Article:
Nowadays when you mention the book Profiles in Character to Jeb Bush, the former governor of Florida and, as it happens, the coauthor of Profiles in Character, he immediately cracks wise.
“You mean you actually found a copy?” he says. “A major opus. A big bestseller. How much did you pay for it? A buck? Nothing? Or did they pay you to take it off their hands?”
Jokes aside, the book offers an interesting footnote in the evolution of Jeb Bush. He ran for governor in 1994 as a “head-banging” (the odd description is his) right-winger. Four years later he ran as a conservative who “wanted to open his heart to people.” What happened in between, from head-banger to heart-opener, is reflected in Profiles in Character.
After losing his first gubernatorial campaign, Bush fell in with a financial firm and founded the ferociously fricative Foundation for Florida’s Future, a think tank devoted to state politics and public policy. Lacking intellectual pretensions himself, Bush has always liked to surround himself with think tank types. He had earlier sat on the board of the Heritage Foundation. One of Heritage’s signature initiatives in the mid-’90s was The Index of Leading Cultural Indicators, overseen and publicized by the conservative superstar William Bennett, who had worked as Ronald Reagan’s education secretary and George H.W. Bush’s drug czar.
Bennett’s index was uniformly depressing: a series of upward slopes showing 30-year increases in crime, divorce, abortion, drug abuse, drop-out rates, teen pregnancy, and—to use a phrase that these days sounds as fusty as a Wesleyan hymn—out-of-wedlock births. The index seemed to capture something gloomy in the conservative temperament of the day, as it became clear that the economic renaissance of the Reagan years had not reversed the culture’s steady march to libertinism, its “social regression,” as Bennett called it. Bennett found his own answer to the crisis not in Reaganite tax cuts or business deregulation but in an issue that at first blush seems far beyond economics or government policy: the revival of character through the cultivation of virtue. His massive collection of moralizing fables and legends, The Book of Virtues, became one of the great publishing successes of the 1990s.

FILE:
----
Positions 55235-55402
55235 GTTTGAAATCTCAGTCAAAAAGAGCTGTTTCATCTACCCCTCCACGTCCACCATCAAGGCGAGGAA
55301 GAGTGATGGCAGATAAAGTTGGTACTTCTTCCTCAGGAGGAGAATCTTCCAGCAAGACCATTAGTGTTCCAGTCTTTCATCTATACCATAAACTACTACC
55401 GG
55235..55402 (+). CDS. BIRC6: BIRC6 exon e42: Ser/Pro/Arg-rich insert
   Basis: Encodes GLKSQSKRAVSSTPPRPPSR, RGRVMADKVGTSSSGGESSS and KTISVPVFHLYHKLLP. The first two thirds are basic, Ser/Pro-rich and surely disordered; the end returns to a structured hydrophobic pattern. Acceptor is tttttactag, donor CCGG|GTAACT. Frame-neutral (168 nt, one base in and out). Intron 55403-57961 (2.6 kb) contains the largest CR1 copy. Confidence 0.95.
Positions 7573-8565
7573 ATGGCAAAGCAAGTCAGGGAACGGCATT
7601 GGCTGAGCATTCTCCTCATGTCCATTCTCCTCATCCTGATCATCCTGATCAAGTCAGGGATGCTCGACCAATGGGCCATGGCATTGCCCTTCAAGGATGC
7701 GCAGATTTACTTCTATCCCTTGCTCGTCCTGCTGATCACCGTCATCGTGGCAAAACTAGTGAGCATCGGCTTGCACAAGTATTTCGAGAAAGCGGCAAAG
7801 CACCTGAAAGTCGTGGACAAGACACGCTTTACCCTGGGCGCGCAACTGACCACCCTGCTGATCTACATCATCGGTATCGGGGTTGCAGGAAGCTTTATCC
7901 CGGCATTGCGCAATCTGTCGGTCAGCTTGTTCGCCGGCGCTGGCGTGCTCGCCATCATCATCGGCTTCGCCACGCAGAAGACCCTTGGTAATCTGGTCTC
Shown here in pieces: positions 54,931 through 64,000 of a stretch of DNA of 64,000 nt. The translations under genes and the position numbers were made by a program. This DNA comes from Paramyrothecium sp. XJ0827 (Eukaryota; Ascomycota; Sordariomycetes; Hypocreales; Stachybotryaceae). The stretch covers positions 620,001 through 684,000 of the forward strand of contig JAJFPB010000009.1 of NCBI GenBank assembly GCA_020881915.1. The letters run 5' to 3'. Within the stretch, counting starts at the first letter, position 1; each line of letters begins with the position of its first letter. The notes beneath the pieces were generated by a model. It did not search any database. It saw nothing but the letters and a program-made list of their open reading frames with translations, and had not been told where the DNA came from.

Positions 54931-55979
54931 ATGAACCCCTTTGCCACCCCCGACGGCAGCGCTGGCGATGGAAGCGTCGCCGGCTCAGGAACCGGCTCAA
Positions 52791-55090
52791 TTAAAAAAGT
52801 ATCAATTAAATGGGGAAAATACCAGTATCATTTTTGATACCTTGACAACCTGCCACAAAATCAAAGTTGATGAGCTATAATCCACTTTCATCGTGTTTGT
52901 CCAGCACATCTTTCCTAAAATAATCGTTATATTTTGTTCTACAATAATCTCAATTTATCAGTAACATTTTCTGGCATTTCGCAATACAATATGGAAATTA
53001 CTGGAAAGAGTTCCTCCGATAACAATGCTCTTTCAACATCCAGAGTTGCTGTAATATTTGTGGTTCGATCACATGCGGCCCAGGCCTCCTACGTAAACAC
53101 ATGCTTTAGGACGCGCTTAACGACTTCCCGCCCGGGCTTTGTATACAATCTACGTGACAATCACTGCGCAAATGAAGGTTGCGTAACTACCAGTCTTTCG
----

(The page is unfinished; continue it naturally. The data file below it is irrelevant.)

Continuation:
Virtue back then was much in demand, at least as a political topic, even when the word itself wasn’t used. Entire school districts gave themselves over to elaborate “character education” curriculums, complete with block-letter banners and wall posters exhorting the children to practice honesty and compassion, giving elementary schools the feel of a Maoist reeducation camp run by Barney the dinosaur. Prodigious wonders were ascribed to character ed and its emphasis on virtue: President Clinton advocated it as a means to prevent shootouts among the young scholars in high school. Even the first lady, Hillary Clinton, briefly explored the relationship between personal virtue and public policy in a curious concoction she called the “politics of meaning.”
“We were real interested in what Bennett was doing with his index,” Bush says now, “and we [he and his coauthor, a young think tanker named Brian Yablonski] wanted to do something like that for Florida.” Bush had come to believe that his ’94 campaign’s exclusive emphasis on policy was misbegotten—boring to voters and somehow off the point. Their compilation of data for their state was every bit as depressing as the numbers Bennett adduced for the country at large. Over the previous decades, while Florida’s state population had doubled, juvenile crime had risen more than 350 percent; out-of-wedlock births, 300 percent; divorces by 322 percent; children on welfare, 333 percent; and so on. Not every trend line was going up, however: SAT scores in Florida had declined by 62 points in 25 years. And the government’s growth had outpaced the growth of the population—an increase of 287 percent in the number of full-time government employees. “Our social structure buckles,” Bush and Yablonski wrote.
When we look to our children, we see juvenile crime, drug abuse, teen suicide, and the poverty of an education. When we look to the adults, we see many of the same problems. . . . When we look to the government, we see increased spending with no correlation whatsoever to results, layered bureaucracies, less effective output, personal ambition, special interest and self-interest at the expense of the whole.